But it was while he was visiting the Museum for the umpteenth time that he got the ultimate epiphany. “I saw at the top of the stairs a Papier-mâché statute of an Amerindian warrior chief with his bow, arrows and spears…it was only fitting that the head dress of the first people, the cacique crown, as it were, replace the imperial crown of England on the crest and on placing it on the seven-pointed star…it fit perfectly, giving it the balance and harmony that until then seemed illusive,” Mr. Prince remembered.
He explained that the colour red was chosen for the centre of the crest, to keep in mind the sacrifice of the forebears who through blood, sweat and tears built this country.
Added to this, he disclosed that it was after placing a labaria and arapaima with items representing the national flora and fauna in the centre with none of the desired effects, that he recalled seeing the Canje Pheasant or Hoatzin also known as the ‘stinking Hanna’ in his young days. The bird, according to him, is supposed to be the linkage between bird and reptile since its head is almost reptilian in shape and is very unique, in the sense that it has appendages on the end of its wings that enable it to climb when young and without feathers. The appendages, according to Mr. Prince, wither and drop off as the bird matures. The Canje Pheasant is rather unique to this part of the world; hence it has been named the national bird.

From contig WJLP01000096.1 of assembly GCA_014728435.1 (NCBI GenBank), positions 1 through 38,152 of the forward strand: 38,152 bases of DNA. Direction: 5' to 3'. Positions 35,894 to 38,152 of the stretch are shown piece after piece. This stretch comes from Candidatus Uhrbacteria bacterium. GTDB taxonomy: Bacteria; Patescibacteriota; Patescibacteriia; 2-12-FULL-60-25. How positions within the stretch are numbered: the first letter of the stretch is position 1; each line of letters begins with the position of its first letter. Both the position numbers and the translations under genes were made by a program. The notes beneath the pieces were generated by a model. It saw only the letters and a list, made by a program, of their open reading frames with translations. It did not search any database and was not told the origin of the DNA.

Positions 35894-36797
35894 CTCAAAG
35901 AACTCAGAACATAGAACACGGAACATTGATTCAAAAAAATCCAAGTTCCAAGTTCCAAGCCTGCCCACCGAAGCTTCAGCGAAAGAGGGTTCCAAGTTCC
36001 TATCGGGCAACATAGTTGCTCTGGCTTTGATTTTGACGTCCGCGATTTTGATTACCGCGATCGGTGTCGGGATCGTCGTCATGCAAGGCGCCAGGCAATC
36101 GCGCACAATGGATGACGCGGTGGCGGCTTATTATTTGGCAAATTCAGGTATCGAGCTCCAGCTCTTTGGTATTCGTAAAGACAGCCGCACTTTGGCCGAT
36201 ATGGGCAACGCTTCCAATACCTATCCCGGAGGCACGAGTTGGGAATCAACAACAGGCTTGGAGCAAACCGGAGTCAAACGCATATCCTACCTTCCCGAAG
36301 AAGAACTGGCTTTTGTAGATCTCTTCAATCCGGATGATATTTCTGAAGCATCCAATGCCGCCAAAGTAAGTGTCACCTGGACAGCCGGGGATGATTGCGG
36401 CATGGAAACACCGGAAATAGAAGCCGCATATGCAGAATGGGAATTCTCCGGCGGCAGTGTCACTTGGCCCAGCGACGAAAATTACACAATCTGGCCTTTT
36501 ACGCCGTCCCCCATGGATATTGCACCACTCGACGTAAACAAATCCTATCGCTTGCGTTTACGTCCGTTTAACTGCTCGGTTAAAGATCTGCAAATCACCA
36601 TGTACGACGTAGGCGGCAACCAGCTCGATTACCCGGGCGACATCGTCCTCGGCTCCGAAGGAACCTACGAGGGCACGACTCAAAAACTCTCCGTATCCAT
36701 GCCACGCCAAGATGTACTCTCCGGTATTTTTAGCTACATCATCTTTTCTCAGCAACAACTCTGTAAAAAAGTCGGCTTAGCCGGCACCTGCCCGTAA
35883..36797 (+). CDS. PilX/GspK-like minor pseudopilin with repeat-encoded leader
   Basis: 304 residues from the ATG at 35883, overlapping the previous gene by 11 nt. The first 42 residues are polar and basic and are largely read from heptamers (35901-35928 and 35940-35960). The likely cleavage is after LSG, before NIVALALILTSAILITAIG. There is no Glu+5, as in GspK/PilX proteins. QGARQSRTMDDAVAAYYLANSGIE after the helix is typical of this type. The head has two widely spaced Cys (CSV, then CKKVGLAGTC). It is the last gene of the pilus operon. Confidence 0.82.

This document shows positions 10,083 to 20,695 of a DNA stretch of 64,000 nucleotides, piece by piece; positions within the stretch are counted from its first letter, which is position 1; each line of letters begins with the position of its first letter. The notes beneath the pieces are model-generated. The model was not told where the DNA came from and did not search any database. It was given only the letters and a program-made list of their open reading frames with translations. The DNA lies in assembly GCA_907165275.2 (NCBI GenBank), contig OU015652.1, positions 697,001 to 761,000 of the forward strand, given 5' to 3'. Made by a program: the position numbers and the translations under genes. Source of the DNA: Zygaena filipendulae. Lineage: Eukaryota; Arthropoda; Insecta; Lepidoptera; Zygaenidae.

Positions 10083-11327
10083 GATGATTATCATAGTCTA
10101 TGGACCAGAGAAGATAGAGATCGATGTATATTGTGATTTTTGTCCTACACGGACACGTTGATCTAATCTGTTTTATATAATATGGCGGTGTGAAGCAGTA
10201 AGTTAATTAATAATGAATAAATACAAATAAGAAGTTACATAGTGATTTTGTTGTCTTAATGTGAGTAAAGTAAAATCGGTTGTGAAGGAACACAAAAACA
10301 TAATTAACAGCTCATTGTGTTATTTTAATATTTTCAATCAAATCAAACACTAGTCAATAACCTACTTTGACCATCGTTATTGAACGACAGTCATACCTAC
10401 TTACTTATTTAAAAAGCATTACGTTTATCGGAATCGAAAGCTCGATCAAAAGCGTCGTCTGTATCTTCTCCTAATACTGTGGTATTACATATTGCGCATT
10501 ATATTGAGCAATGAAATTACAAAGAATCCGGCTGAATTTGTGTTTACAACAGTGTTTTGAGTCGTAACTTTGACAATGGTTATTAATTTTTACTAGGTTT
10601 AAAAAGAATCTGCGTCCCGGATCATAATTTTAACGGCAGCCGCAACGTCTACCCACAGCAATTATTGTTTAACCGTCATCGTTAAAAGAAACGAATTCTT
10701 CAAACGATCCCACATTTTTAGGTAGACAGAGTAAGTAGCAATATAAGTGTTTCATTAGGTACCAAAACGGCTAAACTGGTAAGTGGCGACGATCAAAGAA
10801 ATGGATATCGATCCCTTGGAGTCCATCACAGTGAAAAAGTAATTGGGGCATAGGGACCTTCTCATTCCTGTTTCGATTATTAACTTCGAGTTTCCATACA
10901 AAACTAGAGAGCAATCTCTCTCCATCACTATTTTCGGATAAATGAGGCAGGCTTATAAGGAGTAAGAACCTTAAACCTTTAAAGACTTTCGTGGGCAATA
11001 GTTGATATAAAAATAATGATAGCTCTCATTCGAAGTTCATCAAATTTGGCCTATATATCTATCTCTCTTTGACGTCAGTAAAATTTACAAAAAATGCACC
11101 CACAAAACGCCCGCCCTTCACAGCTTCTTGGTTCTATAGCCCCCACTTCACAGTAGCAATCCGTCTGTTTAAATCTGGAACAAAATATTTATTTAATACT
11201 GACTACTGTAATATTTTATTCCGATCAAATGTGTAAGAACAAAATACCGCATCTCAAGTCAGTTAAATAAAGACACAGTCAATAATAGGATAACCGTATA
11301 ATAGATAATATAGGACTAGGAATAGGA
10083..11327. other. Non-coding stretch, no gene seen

And Mr. Prince revealed that “on placing the Canje Pheasant superimposed on the red background of the crest, it fit perfectly, in complete harmony with the other features of the crest.”
Satisfied with what he’d completed, he moved on to the ceremonial uniform design. For this garment he toyed with several colours until his wife, who he described as his toughest critic, reminded him that the nation was gearing to embrace a new era and therefore a colour that signified purity would be most appropriate. Of course, he immediately agreed that white was the ideal colour. And then it was on to designing the patrol pants.
This again was not without intervention from his beloved wife who reminded him that Guyana is a tropical and agricultural country with vast natural resources. As such, he opted to use green pants with a scarlet seam running down the entire length. This, according to him, was intended “to balance out the scarlet centre of the crest with the same fortitude, sacrifice, blood, sweat and tears of our forefathers through slavery and indentureship.”
A scarlet beret was chosen to complement all the other aspects that comprised the uniform.
A TASK WELL DONE
It was six days before the deadline that Prince was able to complete the project he was tasked with. “We have a bloody genius,” was the compliment forthcoming from Major Williams (the British Officer) Mr. Prince recalled, as he added that “Major Williams and Major Sattaur both shook my hand and congratulated me on a job well done.”
The designs were unanimously approved by the then Council of Ministers and were sent abroad to be manufactured and by extension, brought to life. In fact, Mr. Prince recalled that he was told that he would be invited to eventually meet the Council of Ministers at Parliament.